Partly due to the dominance of the Democratic Party, Massachusetts has a remarkable stability in political representation. When people do move on from their seats, it’s usually to take another job, or because of some scandal that leaves the official hopelessly weakened. A resignation followed by an open primary is more common.
But the problem is that MA also is bulging at the seams with young, qualified, ambitious public servants looking for a promotion. And we can’t just export them to Ohio.
But isn’t it good to have choices? Just because someone is, well, incumbent, and pretty good, doesn’t mean they should inhabit the job for as long as they like.
On the other hand, there’s a danger that rather minor policy or character differences get magnified by the campaigns in an attempt to create distinction and advantage. That can be needlessly divisive, a turn-off; and can tend towards cult-of-personality inwardness among the camps.
We have two primaries that will represent a referendum on the challengers, perhaps less so the incumbent: Ayanna Pressley is taking on Mike Capuano for Congress; and relative newcomer Sam Hammar of Melrose is taking on State Senator Jason Lewis. And the bar is high: The challenger has to prove to be so overwhelmingly wonderful that people will value that higher than the accomplishments and relationships that an incumbent naturally enjoys.
A lot of seasoned politicos have expressed some bafflement to me about Pressley’s decision, which will alienate her from the local and national Democratic establishment—which up to now has generally adored her—in hopes of a long-shot upset.
There is no room to run to the left of solidly liberal Capuano, they say. The district, although designed to be majority-minority, in practice leans toward the Capuano-strong Somerville-Chelsea-Everett side. She’ll have trouble getting the money, staff, endorsements, and foot soldiers she needs—and that she would be able to count on if she wasn’t taking on an incumbent political powerhouse.
I haven’t heard much but general satisfaction with Capuano from his district. He’s progressive, knowledgable, and has seniority on his committees, which would indeed matter if the Dems take the House again in the next few years. He’s not particularly scandal-plagued; years ago when he was considering running for Senate, there were a few questions about a few earmarks, but truly that was very small potatoes, particularly compared to the current, rampantly corrupt GOP Congress and Presidency. (And, he’s been seen in an Eagles helmet lately.)
So what does Pressley have to bring to a campaign? What’s the selling point? The status of the first woman of color to be a US Rep from Massachusetts is an inherent finger-in-the-eye to Trump. Is she sure she wants to be in the US House, of all places? Doesn’t she have a better chance of actually implementing progressive policies in MA, on the City Council or in the State Senate (eg)? In any event, she’s well-funded, well-liked, and credible; voters are well-served by having a choice.
As for Hammar, I’m also not aware of general dissatisfaction with Jason Lewis. He’s been notably cool to pot legalization; I don’t have a sense of how that plays in his district. Her issues page is quite generic; what’s she going for?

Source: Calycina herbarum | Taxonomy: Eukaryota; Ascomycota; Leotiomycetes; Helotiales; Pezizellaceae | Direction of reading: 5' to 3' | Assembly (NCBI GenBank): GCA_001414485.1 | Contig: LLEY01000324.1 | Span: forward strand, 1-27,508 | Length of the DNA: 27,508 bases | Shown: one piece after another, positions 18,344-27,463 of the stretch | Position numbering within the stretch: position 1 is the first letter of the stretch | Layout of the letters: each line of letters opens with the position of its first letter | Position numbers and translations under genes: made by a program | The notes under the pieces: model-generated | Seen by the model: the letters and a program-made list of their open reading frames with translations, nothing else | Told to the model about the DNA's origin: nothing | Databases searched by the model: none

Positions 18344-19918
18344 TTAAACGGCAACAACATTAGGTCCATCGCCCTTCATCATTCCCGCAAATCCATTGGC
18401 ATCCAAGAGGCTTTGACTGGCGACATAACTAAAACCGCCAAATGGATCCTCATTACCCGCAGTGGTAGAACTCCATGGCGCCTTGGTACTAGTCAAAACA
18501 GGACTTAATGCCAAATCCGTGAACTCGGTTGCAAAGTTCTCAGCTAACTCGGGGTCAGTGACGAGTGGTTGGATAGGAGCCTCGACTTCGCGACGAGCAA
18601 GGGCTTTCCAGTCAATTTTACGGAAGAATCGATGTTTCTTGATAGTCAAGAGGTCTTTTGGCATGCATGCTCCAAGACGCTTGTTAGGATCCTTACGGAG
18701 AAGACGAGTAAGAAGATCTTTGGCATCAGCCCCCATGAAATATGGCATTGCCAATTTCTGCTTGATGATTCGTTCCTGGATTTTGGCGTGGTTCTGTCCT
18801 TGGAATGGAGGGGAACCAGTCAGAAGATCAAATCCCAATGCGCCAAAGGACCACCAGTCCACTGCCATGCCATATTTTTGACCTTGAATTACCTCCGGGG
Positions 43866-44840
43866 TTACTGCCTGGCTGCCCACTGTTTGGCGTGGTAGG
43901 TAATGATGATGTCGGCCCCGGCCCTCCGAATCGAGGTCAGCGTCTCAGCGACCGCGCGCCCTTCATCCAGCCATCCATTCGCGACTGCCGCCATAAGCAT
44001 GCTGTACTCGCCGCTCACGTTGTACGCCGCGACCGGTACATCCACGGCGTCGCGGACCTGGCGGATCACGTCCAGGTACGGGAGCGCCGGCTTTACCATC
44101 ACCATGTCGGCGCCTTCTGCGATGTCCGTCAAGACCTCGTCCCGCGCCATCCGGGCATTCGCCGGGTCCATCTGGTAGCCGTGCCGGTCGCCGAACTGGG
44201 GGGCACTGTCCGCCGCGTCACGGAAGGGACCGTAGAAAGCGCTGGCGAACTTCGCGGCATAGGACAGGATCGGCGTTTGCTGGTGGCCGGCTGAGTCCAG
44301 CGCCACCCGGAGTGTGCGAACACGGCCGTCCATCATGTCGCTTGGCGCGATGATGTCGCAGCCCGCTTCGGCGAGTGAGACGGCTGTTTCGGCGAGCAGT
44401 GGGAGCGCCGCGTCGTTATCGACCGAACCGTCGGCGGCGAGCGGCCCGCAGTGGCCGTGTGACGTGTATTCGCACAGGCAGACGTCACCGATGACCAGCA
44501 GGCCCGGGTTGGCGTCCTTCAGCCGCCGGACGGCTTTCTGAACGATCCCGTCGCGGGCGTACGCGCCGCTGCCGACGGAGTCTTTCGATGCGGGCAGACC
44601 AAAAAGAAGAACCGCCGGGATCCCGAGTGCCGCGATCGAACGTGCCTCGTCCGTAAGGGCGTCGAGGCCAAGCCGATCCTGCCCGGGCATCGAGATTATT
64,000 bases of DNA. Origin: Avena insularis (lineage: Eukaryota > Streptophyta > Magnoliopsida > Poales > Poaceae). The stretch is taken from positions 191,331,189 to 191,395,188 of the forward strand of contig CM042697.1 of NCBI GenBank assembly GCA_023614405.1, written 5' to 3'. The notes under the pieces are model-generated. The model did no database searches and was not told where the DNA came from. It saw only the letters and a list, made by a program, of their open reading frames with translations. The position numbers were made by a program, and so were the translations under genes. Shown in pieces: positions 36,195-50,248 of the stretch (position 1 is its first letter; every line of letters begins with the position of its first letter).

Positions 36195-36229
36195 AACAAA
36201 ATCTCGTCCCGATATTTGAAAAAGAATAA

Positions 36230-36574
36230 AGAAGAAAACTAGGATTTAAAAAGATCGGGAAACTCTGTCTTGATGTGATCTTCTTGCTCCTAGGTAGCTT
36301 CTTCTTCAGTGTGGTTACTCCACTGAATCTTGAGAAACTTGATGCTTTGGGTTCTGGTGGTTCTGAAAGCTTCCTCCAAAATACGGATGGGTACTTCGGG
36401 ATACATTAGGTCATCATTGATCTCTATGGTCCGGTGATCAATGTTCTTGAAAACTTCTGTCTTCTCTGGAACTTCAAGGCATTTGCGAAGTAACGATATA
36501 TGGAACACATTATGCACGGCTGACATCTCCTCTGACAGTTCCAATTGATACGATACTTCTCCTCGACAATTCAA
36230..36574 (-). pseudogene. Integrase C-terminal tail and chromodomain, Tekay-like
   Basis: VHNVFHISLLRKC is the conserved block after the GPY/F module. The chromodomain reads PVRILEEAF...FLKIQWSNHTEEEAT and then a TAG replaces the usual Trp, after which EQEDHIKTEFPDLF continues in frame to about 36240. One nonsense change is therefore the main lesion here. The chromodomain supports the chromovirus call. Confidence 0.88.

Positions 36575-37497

More traditional, and frankly welcome, is Dracut School Committee member Sabrina Heisey challenging conservative-Dem State Rep. Colleen Garry – recipient of an “F” in ProgressiveMass’s scorecard. (Her parents won’t be happy when she brings that home for them to sign.)
Heisey, a Democrat, told The Sun she plans on pulling papers next week. She said there are many people who have reached out to her who feel she runs a strong campaign, represents the right values, and who are grateful to have someone who is pro-union, pro-public education, and pro-choice.
… [Says Garry:] “(Heisey’s) very, very progressive, very liberal … I’m a JFK kind of Democrat. I’m a conservative Democrat, and that’s what this district is.”
Well, let’s find out.
- Brianna Wu challenging Steve Lynch in MA-8. To be honest, I don’t know how seriously Wu is taking this race. I don’t hear a lot of coalition-building in the district, a credible campaign coming together, organizational outreach, money and people, etc. Always happy to be proven wrong, but I’m not feeling this one. Lynch, the Health Care Hamlet, is an unreliable progressive vote, most recently having voted for the House budget without holding out for DACA. His organization is formidable, but if Pressley jumped into that one …
- Springfield civil rights lawyer Tahirah Amatul-Wadud taking on Richard Neal. Neal has been considered an unreliable vote for reproductive rights, even as he holds the line on social safety net programs.
On the other hand … you shouldn’t really need a justification for running for higher office, challenging an incumbent, than that you’re good and qualified and smart and you want a shot. Massachusetts actually has a very deep, young, charismatic, smart and talented bench right now. What are we going to do with, say: Maura Healey, Ayanna Pressley, Annissa Essaibi-George, Seth Moulton, Joe Kennedy III, Lydia Edwards, Michelle Wu, Setti Warren, Ben Downing … I know, I’m missing your favorite pol. That’s my point. It would also be great to win the governorship, much less the Presidency, so that we can give some of these people consequential agency jobs.
In the meantime, choices are good. Bring on the primaries. What am I missing?